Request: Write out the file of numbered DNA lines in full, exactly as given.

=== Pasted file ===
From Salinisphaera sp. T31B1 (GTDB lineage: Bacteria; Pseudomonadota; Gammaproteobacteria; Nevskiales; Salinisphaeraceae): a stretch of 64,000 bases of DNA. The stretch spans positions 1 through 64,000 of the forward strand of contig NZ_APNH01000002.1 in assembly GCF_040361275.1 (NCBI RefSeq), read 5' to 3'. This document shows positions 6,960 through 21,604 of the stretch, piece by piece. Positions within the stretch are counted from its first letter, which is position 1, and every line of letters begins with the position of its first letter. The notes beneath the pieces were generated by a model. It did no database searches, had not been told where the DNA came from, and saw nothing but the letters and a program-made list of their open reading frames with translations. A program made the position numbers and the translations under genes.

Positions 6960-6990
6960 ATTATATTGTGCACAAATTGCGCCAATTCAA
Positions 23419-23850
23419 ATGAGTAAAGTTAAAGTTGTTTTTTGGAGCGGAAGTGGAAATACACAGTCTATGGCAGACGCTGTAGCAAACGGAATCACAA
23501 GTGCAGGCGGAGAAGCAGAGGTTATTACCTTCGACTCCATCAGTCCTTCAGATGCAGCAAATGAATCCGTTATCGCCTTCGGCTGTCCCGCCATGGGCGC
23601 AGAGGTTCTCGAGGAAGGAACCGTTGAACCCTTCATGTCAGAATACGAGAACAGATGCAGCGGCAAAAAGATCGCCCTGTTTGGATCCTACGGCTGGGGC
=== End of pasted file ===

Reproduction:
From Salinisphaera sp. T31B1 (GTDB lineage: Bacteria; Pseudomonadota; Gammaproteobacteria; Nevskiales; Salinisphaeraceae): a stretch of 64,000 bases of DNA. The stretch spans positions 1 through 64,000 of the forward strand of contig NZ_APNH01000002.1 in assembly GCF_040361275.1 (NCBI RefSeq), read 5' to 3'. This document shows positions 6,960 through 21,604 of the stretch, piece by piece. Positions within the stretch are counted from its first letter, which is position 1, and every line of letters begins with the position of its first letter. The notes beneath the pieces were generated by a model. It did no database searches, had not been told where the DNA came from, and saw nothing but the letters and a program-made list of their open reading frames with translations. A program made the position numbers and the translations under genes.

Positions 6960-6990
6960 ATTATATTGTGCACAAATTGCGCCAATTCAA
Positions 23419-23850
23419 ATGAGTAAAGTTAAAGTTGTTTTTTGGAGCGGAAGTGGAAATACACAGTCTATGGCAGACGCTGTAGCAAACGGAATCACAA
23501 GTGCAGGCGGAGAAGCAGAGGTTATTACCTTCGACTCCATCAGTCCTTCAGATGCAGCAAATGAATCCGTTATCGCCTTCGGCTGTCCCGCCATGGGCGC
23601 AGAGGTTCTCGAGGAAGGAACCGTTGAACCCTTCATGTCAGAATACGAGAACAGATGCAGCGGCAAAAAGATCGCCCTGTTTGGATCCTACGGCTGGGGC